Delivering antibody therapy to breast cancer metastases in the brain
28 October 2021
The blood-brain barrier (BBB) impedes drug delivery to the brain, limiting the effectiveness of central nervous system (CNS) therapeutics. MR-guided focused ultrasound (MRgFUS) is a noninvasive technology that has shown promise in delivering drugs across a temporarily permeable BBB, but has not been proven in humans. Now, in a first-in-world clinical trial, researchers have demonstrated that MRgFUS can be used to safely deliver antibody therapy to breast cancer that has metastasized to the brain.
In this Phase I clinical trial for Her2-positive breast cancer patients, the team captured images of the antibody therapy, trastuzumab (or Herceptin), precisely targeting tumors in the brain after using Insightec’s Exablate Neuro focused ultrasound device to temporarily and noninvasively open the BBB and enable intravenous trastuzumab to more effectively access tumor sites. The treatment was safe and increased drug delivery into MRgFUS targeted, compared to nontargeted, lesions. The findings suggest that MRgFUS is a safe and effective method to deliver treatments across the BBB and paves the way for the use of this method for other neurological conditions.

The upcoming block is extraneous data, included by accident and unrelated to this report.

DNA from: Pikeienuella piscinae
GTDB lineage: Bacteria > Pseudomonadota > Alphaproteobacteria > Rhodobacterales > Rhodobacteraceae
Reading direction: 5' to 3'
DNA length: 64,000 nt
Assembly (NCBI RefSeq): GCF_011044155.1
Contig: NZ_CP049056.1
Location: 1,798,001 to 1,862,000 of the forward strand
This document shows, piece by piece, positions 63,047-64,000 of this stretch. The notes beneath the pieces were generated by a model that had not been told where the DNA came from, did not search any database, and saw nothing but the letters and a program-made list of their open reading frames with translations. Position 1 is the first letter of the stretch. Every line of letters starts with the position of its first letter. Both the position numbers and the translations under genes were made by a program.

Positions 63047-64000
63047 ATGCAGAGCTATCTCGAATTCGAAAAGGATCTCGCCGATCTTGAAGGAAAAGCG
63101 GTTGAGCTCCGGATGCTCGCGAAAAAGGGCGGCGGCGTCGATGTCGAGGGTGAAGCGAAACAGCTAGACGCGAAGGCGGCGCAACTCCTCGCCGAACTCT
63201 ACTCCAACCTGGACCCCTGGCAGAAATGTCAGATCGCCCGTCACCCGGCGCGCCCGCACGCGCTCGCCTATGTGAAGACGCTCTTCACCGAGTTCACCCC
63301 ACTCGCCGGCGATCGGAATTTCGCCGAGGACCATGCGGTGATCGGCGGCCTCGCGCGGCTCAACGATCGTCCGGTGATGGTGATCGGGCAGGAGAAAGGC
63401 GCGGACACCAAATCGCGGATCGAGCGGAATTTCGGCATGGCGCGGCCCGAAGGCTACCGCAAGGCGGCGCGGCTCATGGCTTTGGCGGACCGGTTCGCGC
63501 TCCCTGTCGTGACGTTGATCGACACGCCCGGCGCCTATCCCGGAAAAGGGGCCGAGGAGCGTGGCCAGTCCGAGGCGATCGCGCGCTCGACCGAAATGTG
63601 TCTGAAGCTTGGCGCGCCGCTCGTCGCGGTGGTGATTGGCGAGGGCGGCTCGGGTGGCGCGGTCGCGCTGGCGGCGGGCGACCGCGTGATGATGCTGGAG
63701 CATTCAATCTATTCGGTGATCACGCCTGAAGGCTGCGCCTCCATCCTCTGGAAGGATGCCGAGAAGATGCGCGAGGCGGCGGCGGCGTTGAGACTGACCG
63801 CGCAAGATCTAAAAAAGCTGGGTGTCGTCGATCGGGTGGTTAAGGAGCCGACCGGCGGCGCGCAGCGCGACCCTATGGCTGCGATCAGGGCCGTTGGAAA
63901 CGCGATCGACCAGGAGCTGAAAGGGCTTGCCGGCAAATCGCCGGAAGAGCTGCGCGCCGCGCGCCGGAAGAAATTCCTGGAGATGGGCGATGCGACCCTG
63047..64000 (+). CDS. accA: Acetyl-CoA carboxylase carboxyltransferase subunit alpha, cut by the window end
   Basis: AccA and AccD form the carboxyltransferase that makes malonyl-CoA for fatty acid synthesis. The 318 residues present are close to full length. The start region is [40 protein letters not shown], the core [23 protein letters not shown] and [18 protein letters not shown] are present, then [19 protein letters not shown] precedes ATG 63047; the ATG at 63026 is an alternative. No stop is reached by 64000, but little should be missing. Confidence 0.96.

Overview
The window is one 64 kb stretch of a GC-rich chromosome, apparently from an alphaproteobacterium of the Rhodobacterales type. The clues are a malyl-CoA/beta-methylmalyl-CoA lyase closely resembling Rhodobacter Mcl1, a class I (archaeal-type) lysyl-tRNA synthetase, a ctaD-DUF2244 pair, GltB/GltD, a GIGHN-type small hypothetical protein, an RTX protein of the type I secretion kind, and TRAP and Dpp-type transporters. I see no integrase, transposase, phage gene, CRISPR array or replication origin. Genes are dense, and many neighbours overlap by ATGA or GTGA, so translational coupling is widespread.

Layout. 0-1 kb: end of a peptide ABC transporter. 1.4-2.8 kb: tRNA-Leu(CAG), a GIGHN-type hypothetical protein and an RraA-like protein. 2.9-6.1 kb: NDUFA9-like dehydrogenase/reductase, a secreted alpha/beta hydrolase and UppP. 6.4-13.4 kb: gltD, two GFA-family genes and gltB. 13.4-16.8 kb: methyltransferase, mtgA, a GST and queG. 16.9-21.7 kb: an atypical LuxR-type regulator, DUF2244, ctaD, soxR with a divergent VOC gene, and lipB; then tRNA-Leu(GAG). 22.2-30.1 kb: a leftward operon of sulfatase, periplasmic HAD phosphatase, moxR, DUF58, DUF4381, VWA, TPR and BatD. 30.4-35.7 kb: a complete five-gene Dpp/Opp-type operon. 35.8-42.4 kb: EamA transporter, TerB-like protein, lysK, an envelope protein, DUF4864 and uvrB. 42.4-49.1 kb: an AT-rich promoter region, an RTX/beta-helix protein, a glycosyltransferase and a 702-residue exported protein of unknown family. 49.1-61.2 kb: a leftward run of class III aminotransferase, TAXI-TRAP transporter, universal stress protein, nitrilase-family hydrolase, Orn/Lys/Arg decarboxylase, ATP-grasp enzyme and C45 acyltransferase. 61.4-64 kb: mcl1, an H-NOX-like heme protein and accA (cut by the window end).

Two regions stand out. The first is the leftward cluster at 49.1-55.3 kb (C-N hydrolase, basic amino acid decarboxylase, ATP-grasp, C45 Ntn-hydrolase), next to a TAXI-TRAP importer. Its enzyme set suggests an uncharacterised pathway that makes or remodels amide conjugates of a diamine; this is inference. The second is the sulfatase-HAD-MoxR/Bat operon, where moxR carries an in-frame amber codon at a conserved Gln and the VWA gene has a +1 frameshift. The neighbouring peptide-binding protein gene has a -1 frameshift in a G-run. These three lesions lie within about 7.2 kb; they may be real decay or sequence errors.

The results from the first four patients in this 10-patient trial are published in Science Translational Medicine in the paper, “MR-guided focused ultrasound enhances delivery of trastuzumab to Her2-positive brain metastases.”
“This is the first visual confirmation that focused ultrasound can improve the delivery of targeted antibody therapy across the BBB,” said Nir Lipsman, MD, PhD, director of the Harquail Centre for Neuromodulation at Sunnybrook Health Sciences Centre in Toronto. “These are preliminary, but very promising results that with continued research have implications well beyond brain cancer for other neurological conditions, including Parkinson’s disease and Alzheimer’s disease, where the blood-brain barrier poses a challenge to drug delivery.”
Metastatic breast cancer starts in the breast and can spread to the brain, bones, liver, or other organs. Current treatments for breast cancer brain metastases include open neurosurgery, radiation, and chemotherapy. However, depending on the location and number of brain metastases, options for surgery and radiation may be limited, and it can be difficult for therapies to effectively reach tumors in the brain.
“The early data in this study suggests delivery of antibody therapy directly to tumors using focused ultrasound may impact treatment efficacy, with tumors slightly decreasing in size, with varying results for patients between 7 and 31 percent during the study—on average to 21 percent,” said Rossanna Pezo, MD, PhD, medical oncologist in the Odette Cancer Centre at Sunnybrook. “The reduction in tumor size is promising but should be interpreted with caution as further research on a larger scale is needed.”
These results set the stage for the possibility of delivering a host of both established and novel therapies for numerous brain conditions that otherwise cannot gain access to the brain.
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Also published on Genengnews.com